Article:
The musical version of Kalevala, the Finnish national epic, is slowly working its way towards Broadway. What prompted the musician Johanna Telander to introduce this piece of Finnish cultural history to the world?
More than ten years ago, Johanna Telander had a dream that would change the course of her career.
In the dream, she walked up to a haunted tree whose leaves were falling off and each of the leaves had messages on them. The idea of a forest with stories to tell was an idea so fascinating that it inspired the budding composer to put it into songs.
At the time Johanna was studying at The American Musical and Dramatic Academy in New York and she played these newly written songs for her class. However, it took nearly a decade for the songs to resurface. Last year, when Finland celebrated 100 years of independence, she became aware of the link between Finland's national epic Kalevala and her nature-themed songs that were set in a fantasy world.
After she noticed the similarities, Johanna began altering the songs. She wanted to create music that would tell the story of Kalevala while taking people on a mental journey to the same forest she saw in her dream. This is how she came up with the idea of Kalevala the Musical, which is currently in production in New York City.
Johanna Telander is a Finnish musician and actress who has lived in the United States for more than 10 years. Despite having traveled far and wide her whole life – or perhaps precisely because of that – she still strongly identifies as a Finn.
"My Finnish identity has gotten new forms here. For instance, back in Finland, I just thought of Kalevala as something that teachers would force down children's throats in school, but my attitude towards it changed when I moved abroad." She has read multiple translations of the national epic since.
One reason why Johanna wanted to work with Kalevala is to familiarize her children with an essential aspect of Finnish culture. Johanna's husband is American, so their kids are both American and Finnish. Because they are raised in the U.S. and they plan to stay here, Johanna has to work a bit harder to ensure that her kids don't lose the connection to their Finnish heritage. If they aren't told what it means to be Finnish, they will never know its value.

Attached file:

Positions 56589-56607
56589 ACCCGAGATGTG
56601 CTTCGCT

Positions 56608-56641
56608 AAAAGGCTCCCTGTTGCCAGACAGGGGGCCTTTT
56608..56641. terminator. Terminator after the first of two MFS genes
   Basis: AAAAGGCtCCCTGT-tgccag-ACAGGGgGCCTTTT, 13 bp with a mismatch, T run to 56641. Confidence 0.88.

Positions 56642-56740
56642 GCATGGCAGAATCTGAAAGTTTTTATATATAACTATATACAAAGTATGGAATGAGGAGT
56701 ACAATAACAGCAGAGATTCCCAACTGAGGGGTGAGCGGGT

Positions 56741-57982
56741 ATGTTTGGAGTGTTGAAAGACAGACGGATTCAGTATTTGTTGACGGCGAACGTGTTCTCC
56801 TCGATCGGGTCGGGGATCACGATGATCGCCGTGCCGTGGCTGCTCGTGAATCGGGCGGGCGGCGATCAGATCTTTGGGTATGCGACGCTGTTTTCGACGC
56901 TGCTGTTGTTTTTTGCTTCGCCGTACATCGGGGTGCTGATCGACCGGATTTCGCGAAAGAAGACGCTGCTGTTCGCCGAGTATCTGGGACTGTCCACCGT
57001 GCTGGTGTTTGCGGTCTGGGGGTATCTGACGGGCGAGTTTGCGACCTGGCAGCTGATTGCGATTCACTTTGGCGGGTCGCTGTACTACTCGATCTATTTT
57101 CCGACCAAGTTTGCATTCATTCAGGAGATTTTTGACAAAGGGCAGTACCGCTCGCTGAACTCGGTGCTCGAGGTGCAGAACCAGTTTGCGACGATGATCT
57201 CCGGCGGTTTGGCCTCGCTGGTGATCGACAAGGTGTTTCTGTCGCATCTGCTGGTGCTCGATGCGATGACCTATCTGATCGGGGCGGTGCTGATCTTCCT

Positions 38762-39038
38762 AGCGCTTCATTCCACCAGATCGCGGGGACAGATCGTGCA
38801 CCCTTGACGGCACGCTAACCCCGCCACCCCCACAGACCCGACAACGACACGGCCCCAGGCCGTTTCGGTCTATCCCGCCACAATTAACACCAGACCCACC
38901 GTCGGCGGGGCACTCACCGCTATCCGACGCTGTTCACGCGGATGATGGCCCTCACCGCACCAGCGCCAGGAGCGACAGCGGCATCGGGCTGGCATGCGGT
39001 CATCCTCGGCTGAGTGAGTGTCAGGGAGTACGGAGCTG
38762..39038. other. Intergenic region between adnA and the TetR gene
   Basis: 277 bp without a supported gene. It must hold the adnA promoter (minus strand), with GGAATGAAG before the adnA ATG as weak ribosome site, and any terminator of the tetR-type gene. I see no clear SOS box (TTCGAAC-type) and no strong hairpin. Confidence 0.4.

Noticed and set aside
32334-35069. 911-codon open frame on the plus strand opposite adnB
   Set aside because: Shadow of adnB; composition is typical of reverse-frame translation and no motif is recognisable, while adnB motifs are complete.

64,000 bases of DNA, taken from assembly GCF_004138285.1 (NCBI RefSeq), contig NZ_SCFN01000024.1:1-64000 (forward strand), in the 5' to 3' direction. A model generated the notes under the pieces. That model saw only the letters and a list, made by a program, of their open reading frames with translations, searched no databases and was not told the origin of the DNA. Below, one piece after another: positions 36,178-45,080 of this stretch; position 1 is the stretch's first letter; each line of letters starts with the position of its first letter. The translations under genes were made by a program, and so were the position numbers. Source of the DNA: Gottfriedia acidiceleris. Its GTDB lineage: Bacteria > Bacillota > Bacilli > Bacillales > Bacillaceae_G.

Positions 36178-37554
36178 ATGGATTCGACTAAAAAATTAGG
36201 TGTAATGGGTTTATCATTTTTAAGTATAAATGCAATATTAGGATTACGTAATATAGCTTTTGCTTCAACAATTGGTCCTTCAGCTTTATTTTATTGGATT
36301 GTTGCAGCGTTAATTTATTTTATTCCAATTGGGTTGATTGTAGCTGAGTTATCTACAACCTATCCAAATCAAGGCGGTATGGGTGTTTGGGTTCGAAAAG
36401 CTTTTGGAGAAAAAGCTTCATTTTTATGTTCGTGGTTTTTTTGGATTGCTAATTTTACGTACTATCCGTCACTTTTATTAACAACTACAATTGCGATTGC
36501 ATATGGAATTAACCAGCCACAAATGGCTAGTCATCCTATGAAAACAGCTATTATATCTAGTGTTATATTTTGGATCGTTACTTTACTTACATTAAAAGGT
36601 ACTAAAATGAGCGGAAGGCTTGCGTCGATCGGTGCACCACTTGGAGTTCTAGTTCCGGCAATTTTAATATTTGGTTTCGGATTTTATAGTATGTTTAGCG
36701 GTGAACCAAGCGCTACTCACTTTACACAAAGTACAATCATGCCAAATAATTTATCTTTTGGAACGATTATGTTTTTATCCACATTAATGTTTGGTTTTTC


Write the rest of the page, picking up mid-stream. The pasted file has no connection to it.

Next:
"As we were speaking Finnish one day, my son asked me: 'Mom, why do we have to use this funny language?' I explained to him that on the other side of the world, there's a faraway land where people speak this magical language and can understand you. I wanted make him understand how great and special it is to be able to speak a secret language that only very few people know."
In addition to teaching her children, what also prompted Johanna to share the story of Kalevala is the lack of respect for nature that she says is prevalent in the world today. Nature has an enormous role in the story of Kalevala, and in her opinion, Finnish people still care deeply about the environment.
The musical is set in a haunted Kalevala forest which the theater-goers enter in the shoes of Elias Lönnrot, the creator of Kalevala. Johanna describes it as a fantasy musical that has its roots in Finland but says that it appeals to people universally.
Not surprisingly, some changes had to be made when transforming a 500-page book into a musical that lasts less than three hours. Although some stories are cut short or left out completely, she assures that the musical offers something for Kalevala fans as well as for those who haven't heard of the epic before.
The full musical version hasn't hit the theater stages quite yet, but the team has concrete plans in place for getting it on Broadway. They have a stage reading planned for next autumn. For now, they are showcasing the music in a concert form, with their next show set for March 5 in Scandinavia House in New York. If you want more information on the production, you can take a look at the musical's website!
Text: Taru Inkinen